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Am J Pathol. 2012 Jun;180(6):2351-60. doi: 10.1016/j.ajpath.2012.02.015. Epub 2012 Apr 14.

Blocking CCR7 at the ocular surface impairs the pathogenic contribution of dendritic cells in allergic conjunctivitis.

Author information

1
Schepens Eye Research Institute, Boston, MA, USA.

Abstract

CCR7 plays a key role in mobilizing tissue dendritic cells (DCs) to the lymphoid compartment for consequent elicitation of adaptive immunity. Interfering with CCR7 function therapeutically would therefore be anticipated to inhibit the progression of atopic conditions, for example, allergic conjunctivitis (AC). However, the CCR7-CCL19/CCL21 system in the ocular surface is poorly understood as is the precise role of DCs in AC immunopathogenesis. T cells from ovalbumin (OVA)-primed mice were adoptively transferred into wild-type (WT) hosts. Exogenous WT (eGFP(+)) versus CCR7(-/-) DCs were engrafted subconjunctivally (SCJ), and hosts were challenged with OVA (Texas-Red+) eye drops. AC immunopathogenesis was evaluated via clinical examinations, infiltration of mast cells and eosinophils, Th2 reactivity, and serum IgE levels. AC was also assessed in actively immunized mice challenged with OVA eye drops containing 1% anti-CCR7 antibody or isotype control. In eye-draining lymph nodes (LNs), OVA(+) SCJ engrafted WT DCs conferred upregulated CCR7 and caused augmentation of clinical signs. This result was corroborated by increased conjunctival infiltration, Th2 cytokines in LNs, and serum OVA-specific IgE. Strikingly, this was completely reversed with SCJ engrafted CCR7(-/-) DCs in all parameters tested. Furthermore, topical antibody blockade of CCR7 in actively immunized mice significantly inhibited AC. Ocular surface DCs via CCR7 expression contribute to the immunopathogenesis of AC, thereby allowing significant inhibition of this experimental condition via topical CCR7 antibody blockade.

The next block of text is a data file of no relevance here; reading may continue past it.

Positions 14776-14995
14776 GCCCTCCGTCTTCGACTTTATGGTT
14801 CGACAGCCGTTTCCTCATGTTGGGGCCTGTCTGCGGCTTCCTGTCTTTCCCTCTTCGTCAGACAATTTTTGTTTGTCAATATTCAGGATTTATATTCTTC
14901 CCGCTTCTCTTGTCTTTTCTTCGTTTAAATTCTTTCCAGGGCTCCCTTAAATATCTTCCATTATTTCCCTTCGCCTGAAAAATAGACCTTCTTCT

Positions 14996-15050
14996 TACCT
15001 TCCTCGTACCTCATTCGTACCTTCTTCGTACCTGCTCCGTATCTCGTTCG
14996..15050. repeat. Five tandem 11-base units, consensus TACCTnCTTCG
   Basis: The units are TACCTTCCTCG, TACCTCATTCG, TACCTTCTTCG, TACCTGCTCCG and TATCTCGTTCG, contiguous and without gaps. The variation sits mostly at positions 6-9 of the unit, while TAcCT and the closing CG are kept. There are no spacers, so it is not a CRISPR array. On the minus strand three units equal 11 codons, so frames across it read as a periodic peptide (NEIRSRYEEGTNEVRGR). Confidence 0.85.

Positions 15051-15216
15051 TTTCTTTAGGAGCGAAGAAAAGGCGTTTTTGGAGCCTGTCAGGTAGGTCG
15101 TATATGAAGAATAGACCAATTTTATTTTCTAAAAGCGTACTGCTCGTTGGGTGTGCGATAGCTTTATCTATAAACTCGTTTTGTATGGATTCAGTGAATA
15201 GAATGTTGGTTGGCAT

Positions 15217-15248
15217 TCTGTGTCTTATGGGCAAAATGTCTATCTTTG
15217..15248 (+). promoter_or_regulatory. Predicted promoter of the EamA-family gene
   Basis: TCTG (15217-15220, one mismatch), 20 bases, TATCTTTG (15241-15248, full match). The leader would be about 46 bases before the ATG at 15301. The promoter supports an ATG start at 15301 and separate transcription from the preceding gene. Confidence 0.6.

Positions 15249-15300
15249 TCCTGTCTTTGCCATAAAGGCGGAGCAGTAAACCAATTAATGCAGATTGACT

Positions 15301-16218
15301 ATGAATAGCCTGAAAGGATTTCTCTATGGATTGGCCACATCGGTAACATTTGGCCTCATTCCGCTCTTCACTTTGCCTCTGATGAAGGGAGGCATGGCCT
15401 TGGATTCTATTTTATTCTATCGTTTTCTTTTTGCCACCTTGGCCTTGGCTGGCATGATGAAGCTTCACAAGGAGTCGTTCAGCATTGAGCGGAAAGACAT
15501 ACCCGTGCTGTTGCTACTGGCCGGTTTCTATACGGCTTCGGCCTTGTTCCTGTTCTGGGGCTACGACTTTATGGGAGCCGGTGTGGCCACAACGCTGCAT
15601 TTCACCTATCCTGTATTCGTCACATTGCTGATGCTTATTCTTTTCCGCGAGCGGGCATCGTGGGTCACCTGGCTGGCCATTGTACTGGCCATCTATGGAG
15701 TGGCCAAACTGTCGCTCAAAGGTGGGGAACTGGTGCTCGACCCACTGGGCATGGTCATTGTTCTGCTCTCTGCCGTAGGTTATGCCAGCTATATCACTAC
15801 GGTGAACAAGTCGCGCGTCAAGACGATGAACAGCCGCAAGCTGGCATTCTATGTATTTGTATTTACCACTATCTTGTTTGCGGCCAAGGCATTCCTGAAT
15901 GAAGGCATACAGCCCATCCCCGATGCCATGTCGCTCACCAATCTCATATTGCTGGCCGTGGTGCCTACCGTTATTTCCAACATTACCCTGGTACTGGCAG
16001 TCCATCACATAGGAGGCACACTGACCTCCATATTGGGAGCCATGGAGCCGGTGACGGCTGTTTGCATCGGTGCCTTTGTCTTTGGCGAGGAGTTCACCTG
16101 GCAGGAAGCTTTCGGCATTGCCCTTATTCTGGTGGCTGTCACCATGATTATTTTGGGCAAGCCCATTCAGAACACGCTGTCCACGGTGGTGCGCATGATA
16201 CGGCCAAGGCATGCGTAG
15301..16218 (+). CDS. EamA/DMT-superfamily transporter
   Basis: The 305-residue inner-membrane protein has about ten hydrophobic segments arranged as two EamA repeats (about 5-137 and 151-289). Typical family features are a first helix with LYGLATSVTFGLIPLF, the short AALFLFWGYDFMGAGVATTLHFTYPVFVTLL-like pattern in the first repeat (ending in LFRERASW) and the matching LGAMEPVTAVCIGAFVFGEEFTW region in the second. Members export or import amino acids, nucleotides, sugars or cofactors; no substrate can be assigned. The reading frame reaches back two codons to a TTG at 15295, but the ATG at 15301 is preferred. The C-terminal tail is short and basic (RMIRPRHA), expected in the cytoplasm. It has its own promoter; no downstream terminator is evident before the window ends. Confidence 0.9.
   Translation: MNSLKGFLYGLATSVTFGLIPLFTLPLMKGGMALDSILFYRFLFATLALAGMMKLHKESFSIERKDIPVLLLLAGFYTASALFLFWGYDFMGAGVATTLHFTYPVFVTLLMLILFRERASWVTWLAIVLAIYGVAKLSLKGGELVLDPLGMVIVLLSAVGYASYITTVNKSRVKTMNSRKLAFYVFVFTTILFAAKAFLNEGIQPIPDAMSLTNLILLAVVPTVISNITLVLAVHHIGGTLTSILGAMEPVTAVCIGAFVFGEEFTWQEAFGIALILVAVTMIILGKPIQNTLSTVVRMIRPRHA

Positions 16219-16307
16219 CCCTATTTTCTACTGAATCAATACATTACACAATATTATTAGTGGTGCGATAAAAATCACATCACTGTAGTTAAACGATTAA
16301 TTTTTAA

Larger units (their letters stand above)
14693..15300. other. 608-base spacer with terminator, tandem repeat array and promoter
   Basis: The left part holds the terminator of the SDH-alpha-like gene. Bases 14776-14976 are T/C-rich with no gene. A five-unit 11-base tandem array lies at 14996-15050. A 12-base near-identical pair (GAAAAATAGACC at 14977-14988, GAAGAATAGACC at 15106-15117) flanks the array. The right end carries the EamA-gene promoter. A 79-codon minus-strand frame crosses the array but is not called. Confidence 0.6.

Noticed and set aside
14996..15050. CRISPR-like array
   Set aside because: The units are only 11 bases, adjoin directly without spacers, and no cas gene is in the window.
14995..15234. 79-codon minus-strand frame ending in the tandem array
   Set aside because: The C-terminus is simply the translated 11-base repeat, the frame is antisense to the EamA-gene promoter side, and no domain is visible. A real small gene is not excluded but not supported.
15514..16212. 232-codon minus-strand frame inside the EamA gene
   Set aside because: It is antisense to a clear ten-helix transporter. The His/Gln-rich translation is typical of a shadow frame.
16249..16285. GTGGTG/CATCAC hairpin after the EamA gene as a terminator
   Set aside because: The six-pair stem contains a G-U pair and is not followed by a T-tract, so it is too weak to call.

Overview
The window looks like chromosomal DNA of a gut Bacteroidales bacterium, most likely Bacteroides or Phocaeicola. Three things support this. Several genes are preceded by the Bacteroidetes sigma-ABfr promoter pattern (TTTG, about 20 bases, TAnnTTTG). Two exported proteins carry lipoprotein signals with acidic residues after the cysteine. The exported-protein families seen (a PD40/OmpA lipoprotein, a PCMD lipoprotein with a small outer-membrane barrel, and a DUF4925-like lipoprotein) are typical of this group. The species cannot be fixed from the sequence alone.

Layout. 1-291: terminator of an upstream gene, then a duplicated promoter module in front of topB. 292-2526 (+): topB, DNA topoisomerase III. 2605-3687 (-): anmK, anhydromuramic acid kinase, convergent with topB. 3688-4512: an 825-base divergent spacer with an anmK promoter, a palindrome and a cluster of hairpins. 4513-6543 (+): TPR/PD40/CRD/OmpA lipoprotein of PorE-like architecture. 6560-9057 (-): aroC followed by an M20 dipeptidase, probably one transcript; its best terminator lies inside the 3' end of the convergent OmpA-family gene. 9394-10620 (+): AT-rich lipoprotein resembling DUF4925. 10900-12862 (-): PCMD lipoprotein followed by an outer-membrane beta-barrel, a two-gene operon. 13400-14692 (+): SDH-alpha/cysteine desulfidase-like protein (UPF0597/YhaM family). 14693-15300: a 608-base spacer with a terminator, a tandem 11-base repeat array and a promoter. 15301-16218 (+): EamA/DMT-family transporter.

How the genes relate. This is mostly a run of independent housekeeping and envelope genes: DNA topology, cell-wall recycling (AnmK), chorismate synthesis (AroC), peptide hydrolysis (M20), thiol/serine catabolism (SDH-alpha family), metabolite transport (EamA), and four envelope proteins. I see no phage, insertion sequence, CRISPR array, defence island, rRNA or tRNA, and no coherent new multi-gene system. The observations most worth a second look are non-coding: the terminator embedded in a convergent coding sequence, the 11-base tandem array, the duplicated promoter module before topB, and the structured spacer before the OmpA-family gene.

PMID:
22507838
PMCID:
PMC5691338
DOI:
10.1016/j.ajpath.2012.02.015
[Indexed for MEDLINE]
Free PMC Article

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